Afghan Napoleon
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Afghan Napoleon

The Life of Ahmad Shah Massoud

Sandy Gall

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eBook - ePub

Afghan Napoleon

The Life of Ahmad Shah Massoud

Sandy Gall

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About This Book

The first biography in a decade of Afghan resistance leader Ahmad Shah Massoud. When the Soviets invaded Afghanistan in 1979, the forces of resistance were disparate. Many groups were caught up in fighting each other and competing for Western arms. The exception were those commanded by Ahmad Shah Massoud, the military strategist and political operator who solidified the resistance and undermined the Russian occupation, leading resistance members to a series of defensive victories.Sandy Gall followed Massoud during Soviet incursions and reported on the war in Afghanistan, and he draws on this first-hand experience in his biography of this charismatic guerrilla commander. Afghan Napoleon includes excerpts from the surviving volumes of Massoud's prolific diaries—many translated into English for the first time—which detail crucial moments in his personal life and during his time in the resistance. Born into a liberalizing Afghanistan in the 1960s, Massoud ardently opposed communism, and he rose to prominence by coordinating the defense of the Panjsher Valley against Soviet offensives. Despite being under-equipped and outnumbered, he orchestrated a series of victories over the Russians. Massoud's assassination in 2001, just two days before the attack on the Twin Towers, is believed to have been ordered by Osama bin Laden. Despite the ultimate frustration of Massoud's attempts to build political consensus, he is recognized today as a national hero.

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The British ‘Find’ Massoud

Christmas 1979 was memorable for all the wrong sorts of reasons, at least for the leaders of the United States and Great Britain in particular. While Margaret Thatcher, the British prime minister, her United States counterpart, President Jimmy Carter, and their respective families were preparing to celebrate a convivial Christmas – one at Chequers, near London, and the other at Camp David in the Appalachian Mountains near Washington – the Politburo in Moscow was putting the finishing touches to its top-secret plans to invade Afghanistan and remove from power the brutal and erratic communist prime minister, Hafizullah Amin. Moscow had been debating whether and how to get rid of the increasingly unpopular Amin for several weeks, and any doubts it may have had were dispelled by news from Kabul that he had just had the president, Nur Mohammad Taraki, murdered – suffocated by his own guards.1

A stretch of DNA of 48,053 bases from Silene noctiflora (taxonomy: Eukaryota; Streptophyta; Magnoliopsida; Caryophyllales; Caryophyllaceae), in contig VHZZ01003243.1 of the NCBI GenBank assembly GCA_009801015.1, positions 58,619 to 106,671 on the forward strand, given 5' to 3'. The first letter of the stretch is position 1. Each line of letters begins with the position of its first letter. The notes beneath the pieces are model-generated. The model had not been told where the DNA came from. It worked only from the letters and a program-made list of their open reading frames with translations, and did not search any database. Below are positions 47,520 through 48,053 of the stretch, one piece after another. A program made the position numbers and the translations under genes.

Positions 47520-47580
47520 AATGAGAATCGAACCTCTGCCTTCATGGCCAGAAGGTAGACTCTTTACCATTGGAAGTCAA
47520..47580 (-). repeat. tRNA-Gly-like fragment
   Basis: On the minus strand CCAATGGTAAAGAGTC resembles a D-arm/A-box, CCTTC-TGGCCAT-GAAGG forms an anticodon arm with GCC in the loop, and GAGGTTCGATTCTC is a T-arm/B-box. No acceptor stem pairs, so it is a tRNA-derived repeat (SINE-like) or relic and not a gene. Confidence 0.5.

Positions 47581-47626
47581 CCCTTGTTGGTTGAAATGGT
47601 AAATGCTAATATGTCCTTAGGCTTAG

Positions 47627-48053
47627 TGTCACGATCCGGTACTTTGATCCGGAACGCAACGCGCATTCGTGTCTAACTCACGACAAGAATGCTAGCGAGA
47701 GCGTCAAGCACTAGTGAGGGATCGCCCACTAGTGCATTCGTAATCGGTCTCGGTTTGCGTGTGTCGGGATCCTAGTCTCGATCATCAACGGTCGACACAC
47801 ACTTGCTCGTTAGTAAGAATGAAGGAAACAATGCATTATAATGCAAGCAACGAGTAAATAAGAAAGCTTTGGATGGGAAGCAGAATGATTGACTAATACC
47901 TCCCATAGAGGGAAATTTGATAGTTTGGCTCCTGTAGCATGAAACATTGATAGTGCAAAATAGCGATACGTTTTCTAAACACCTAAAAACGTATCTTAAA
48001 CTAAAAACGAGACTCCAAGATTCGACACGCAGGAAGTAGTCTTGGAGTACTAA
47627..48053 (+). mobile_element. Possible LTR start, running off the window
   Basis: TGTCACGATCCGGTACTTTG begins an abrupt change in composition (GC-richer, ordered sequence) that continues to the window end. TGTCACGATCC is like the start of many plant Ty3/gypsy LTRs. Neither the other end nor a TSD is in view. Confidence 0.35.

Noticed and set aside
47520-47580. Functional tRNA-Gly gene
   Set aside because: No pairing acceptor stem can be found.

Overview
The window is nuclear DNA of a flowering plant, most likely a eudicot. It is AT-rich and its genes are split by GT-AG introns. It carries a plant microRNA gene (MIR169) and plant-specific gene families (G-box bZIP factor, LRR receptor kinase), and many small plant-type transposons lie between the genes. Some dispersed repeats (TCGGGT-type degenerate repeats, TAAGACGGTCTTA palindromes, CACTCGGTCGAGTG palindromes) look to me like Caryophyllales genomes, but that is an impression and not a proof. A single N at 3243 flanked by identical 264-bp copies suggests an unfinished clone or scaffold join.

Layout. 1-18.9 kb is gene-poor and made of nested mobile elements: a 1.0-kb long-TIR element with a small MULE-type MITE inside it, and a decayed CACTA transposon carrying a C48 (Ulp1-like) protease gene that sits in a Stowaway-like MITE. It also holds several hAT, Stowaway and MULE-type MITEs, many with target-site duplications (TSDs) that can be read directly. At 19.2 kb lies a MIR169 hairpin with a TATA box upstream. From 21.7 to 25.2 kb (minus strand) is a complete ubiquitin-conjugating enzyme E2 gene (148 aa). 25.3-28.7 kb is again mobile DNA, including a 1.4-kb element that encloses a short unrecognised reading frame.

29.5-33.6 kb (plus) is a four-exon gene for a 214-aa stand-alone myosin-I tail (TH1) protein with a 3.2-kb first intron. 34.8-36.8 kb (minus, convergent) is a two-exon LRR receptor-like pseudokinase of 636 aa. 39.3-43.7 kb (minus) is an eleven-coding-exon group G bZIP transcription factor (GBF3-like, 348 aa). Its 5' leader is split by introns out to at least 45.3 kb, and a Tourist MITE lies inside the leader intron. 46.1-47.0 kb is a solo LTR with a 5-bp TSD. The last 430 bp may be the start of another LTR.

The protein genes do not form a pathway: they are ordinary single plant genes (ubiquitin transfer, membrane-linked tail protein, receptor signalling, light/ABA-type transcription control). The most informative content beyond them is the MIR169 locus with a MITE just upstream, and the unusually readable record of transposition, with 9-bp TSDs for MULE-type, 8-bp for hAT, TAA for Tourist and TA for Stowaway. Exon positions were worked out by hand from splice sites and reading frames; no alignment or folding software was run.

The Soviet president, Leonid Brezhnev, was especially angry, having promised to protect Taraki. ‘What a bastard, that Amin, to murder the man with whom he made the revolution,’ he told his colleagues in the Kremlin.2 KGB head Yuri Andropov, ‘mortified’ by his department’s failure to keep control of events, was equally determined to get rid of Amin and install a more manageable leader. With its influence in Kabul now almost zero, and popular unrest in Afghanistan growing, the Soviet leadership turned increasingly to the idea of using force. In fact, Amin had appealed repeatedly to the Kremlin to send troops to Afghanistan to help him keep control of the country. Brezhnev had always refused. Now he saw the request as a perfect opportunity.
The crucial meeting of the Politburo took place on 12 December. Andropov claimed that Amin was increasingly in contact with the CIA – he had studied in America – and warned that if he were to shift his foreign policy towards the West, it could have serious implications for the Soviet Union. Finally, the meeting decided unanimously to send in the troops.3 Amin seemed to be oblivious to what was coming.
The Russians invaded on 25 December, Christmas Day, stormed Amin’s palace, and killed him. The invasion came as a shock to the leaders of the West, particularly to President Carter, who, despite having seen satellite images of the Soviet military build-up, which the CIA provided in abundance, apparently did not believe the Russians would actually take the plunge. On 28 December, he rang Thatcher. ‘We discussed at length what the Soviets were doing in Afghanistan,’ she wrote in her memoirs, ‘and what our reaction should be. What had happened was a bitter blow to him.’4 She was less surprised than Carter, being more sceptical of Russian intentions. ‘From now on,’ she added, ‘the whole tone of international affairs began to change, and for the better. Hard-headed realism and strong defence became the order of the day. The Soviets had made a fatal miscalculation: they had prepared the way for the renaissance of America under Ronald Reagan.’
Soon after the invasion, Gerry Warner,5 the newly appointed Far East controller of Britain’s Secret Intelligence Service (SIS, better known as MI6), was briefing one of his brightest young officers about a mission which was a direct result of the Soviet invasion, and about the long conversation between Thatcher and Carter. During that conversation, they had jointly agreed they would give the Afghans all the help they could against the Russians – short of going to war. Warner’s briefing concluded with what has become a famously worded assignment: ‘I want you to go and find Napoleon when he is still an artillery officer.’6
‘Why Napoleon?’ I asked Warner later.